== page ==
WASHINGTON - US President Barack Obama has defended his apology for the burning of the Noble Qur'an at a US airbase in Afghanistan, as the United Nations called for the punishment of those behind the desecration of the Muslim holy book.
"It calmed things down, Obama told ABC News in an interview on Wednesday, February 29.
We're not out of the woods yet, he added, referring to Afghanistan.
More than 30 people were killed in a week of protests in Afghanistan over the burning of the Qur'an at the Bagram airbase in Kabul.
Seeking to calm the Afghan anger, Obama sent a letter of apology to Afghan President Hamid Karzai, describing the incident as a mistake.
But the apology has brought the American leader under fierce criticism from Republicans.
Republican hopeful Newt Gingrich described the apology as an outrage for the US president to apologize.
Rick Santorum, who also seeks the Republican Party nomination to run against Obama in the November election, also criticized the apology, saying there was nothing deliberately done wrong here.
But Obama rejected the criticism, saying the apology has helped calm the situation in Afghanistan.
"I think the reason that it was important ... is to save lives, and to make sure our troops who are there right now are not placed in further danger," he said.
"My criteria in any decision I make, getting recommendations from the folks who are actually on the ground, is what is going to be best to protect our folks and make sure they can accomplish their mission."
UN Wants Punishment
Despite the apology, the United Nations called for the punishment of those behind in the Qur'an burning.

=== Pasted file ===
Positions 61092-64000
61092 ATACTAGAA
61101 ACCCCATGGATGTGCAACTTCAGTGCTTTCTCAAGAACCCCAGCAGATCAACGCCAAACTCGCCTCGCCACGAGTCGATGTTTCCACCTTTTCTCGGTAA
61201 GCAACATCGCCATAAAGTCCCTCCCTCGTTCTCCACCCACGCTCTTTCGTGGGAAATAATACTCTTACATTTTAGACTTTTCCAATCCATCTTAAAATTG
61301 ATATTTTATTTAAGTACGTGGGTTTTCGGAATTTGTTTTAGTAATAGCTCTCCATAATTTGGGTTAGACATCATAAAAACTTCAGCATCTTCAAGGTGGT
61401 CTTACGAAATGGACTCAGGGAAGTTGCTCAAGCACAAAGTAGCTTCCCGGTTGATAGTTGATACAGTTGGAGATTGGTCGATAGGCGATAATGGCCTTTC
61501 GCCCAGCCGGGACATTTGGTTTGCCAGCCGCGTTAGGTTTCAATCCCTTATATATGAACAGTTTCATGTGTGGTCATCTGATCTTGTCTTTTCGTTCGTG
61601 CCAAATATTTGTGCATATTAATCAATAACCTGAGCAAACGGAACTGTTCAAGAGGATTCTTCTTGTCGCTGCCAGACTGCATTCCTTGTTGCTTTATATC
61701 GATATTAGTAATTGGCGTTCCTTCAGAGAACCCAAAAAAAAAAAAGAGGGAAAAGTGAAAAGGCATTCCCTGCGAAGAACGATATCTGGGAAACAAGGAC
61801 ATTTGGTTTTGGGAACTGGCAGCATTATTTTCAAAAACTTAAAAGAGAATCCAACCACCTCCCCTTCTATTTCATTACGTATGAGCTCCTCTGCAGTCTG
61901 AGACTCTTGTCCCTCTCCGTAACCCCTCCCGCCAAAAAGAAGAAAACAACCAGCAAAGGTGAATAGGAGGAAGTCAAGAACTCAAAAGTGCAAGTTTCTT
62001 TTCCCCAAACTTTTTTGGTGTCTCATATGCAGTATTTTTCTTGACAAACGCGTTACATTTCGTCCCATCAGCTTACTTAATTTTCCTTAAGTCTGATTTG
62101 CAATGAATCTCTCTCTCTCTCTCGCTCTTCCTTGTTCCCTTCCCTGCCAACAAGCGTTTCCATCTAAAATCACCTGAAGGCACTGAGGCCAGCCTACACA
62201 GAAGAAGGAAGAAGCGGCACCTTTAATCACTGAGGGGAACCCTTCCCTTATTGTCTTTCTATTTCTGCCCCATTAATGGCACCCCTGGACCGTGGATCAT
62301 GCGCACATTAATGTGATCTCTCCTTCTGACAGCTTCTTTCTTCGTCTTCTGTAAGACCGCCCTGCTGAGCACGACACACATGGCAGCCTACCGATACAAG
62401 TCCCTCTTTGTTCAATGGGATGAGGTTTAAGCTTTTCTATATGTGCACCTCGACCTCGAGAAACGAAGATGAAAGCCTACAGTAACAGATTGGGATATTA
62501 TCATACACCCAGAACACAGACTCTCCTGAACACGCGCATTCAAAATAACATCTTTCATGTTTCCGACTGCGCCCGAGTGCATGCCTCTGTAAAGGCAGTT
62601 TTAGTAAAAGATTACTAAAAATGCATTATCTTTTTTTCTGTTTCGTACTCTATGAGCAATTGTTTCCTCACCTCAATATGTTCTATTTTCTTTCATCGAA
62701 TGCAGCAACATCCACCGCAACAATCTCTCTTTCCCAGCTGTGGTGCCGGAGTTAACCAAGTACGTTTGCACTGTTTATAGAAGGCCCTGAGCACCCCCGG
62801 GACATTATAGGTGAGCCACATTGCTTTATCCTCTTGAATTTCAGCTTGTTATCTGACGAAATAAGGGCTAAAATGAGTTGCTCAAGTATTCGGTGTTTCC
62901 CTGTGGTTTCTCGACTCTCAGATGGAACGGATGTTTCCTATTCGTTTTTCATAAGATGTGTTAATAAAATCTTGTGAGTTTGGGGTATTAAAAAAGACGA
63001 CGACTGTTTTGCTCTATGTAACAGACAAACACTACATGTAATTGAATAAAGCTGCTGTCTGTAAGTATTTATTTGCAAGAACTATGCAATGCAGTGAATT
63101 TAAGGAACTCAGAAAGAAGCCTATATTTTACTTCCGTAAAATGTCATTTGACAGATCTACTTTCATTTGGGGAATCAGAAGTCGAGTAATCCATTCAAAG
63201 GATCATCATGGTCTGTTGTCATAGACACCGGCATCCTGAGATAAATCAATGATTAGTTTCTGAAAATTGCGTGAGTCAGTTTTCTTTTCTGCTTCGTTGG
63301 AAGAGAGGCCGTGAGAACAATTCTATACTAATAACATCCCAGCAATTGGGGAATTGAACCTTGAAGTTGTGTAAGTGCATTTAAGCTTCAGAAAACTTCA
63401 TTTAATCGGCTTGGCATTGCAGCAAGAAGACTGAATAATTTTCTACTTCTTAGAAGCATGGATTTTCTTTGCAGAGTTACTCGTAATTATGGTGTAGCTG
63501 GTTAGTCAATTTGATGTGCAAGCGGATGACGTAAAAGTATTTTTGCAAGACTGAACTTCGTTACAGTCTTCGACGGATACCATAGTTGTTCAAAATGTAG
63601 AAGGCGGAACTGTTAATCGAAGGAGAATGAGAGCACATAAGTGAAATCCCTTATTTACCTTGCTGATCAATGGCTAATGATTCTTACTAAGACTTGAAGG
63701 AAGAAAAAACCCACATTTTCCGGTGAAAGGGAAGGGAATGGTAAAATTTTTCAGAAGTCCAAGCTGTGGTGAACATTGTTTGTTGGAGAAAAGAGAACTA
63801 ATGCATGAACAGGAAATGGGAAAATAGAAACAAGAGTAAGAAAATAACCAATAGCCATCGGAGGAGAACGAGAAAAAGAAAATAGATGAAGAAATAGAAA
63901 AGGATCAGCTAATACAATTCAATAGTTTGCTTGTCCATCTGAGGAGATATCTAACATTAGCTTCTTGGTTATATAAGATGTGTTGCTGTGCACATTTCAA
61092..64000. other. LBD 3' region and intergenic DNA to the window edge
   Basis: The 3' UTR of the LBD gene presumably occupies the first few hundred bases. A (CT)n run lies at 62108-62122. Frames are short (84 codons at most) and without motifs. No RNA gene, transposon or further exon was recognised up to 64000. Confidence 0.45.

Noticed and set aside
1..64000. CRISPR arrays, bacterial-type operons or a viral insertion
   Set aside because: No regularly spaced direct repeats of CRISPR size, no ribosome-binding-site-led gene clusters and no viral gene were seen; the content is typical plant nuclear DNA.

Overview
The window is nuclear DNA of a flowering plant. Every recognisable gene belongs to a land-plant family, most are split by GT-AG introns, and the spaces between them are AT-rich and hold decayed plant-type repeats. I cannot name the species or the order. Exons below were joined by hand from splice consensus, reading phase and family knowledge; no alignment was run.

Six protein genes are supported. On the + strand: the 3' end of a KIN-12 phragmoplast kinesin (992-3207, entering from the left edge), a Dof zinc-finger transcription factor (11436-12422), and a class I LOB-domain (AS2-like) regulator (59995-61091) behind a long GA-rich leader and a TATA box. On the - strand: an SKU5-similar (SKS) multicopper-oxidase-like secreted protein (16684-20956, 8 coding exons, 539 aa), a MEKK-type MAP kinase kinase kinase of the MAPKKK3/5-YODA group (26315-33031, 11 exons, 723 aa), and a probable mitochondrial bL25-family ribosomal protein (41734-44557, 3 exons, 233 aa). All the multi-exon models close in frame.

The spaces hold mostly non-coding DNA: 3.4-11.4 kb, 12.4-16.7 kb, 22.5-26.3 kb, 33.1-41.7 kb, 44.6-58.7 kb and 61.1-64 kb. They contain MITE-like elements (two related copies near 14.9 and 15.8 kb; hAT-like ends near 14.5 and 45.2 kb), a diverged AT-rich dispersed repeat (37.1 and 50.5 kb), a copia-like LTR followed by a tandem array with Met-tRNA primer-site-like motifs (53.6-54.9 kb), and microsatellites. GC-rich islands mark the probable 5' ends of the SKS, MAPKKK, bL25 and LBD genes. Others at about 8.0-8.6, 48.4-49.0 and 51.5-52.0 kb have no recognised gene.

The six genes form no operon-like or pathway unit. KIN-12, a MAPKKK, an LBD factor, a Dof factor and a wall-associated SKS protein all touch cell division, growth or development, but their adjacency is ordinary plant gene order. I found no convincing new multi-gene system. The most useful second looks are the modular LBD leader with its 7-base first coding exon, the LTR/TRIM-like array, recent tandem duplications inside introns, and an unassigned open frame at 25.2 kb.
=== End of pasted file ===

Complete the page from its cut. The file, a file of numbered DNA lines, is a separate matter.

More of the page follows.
After the first step of a profound apology, there must be a second step ... of disciplinary action," Jan Kubis, special representative for the UN secretary-general in Afghanistan, told a news conference cited by Reuters.
"Only after this, after such a disciplinary action, can the international forces say 'yes, we're sincere in our apology'.
The call comes after the Afghan President the Qur'an burners -- whom he said were American soldiers -- be put on public trial and punished.
NATO's International Security Assistance Force (ISAF) says any disciplinary action "deemed necessary" would be taken by US authorities after a thorough review of the facts in an investigation.
Results from separate investigations by NATO and Afghan authorities into the Qur'an burnings last month are expected soon.
New protests could erupt if the investigation teams are seen as too soft on the Qur'an burners.
"We were very hurt that the international military allowed the desecration of the Qur'an. We rejected and condemned this act, it doesn't matter that it was a mistake," said the UN official.
Muslims consider the Qur'an the literal word of God and treat each book with deep reverence. Desecration is considered one of the worst forms of blasphemy.
Similar incidents in the past have caused deep divisions and resentment among Afghans towards the US-led foreign troops in Afghanistan.
Seven foreign UN workers were killed during protests that raged across Afghanistan for three days in April 2011 after a US pastor burned the Qur'an in Florida."We were not the ones who desecrated the holy Qur'an," Kubis said. "We deeply, deeply, profoundly respect Islam."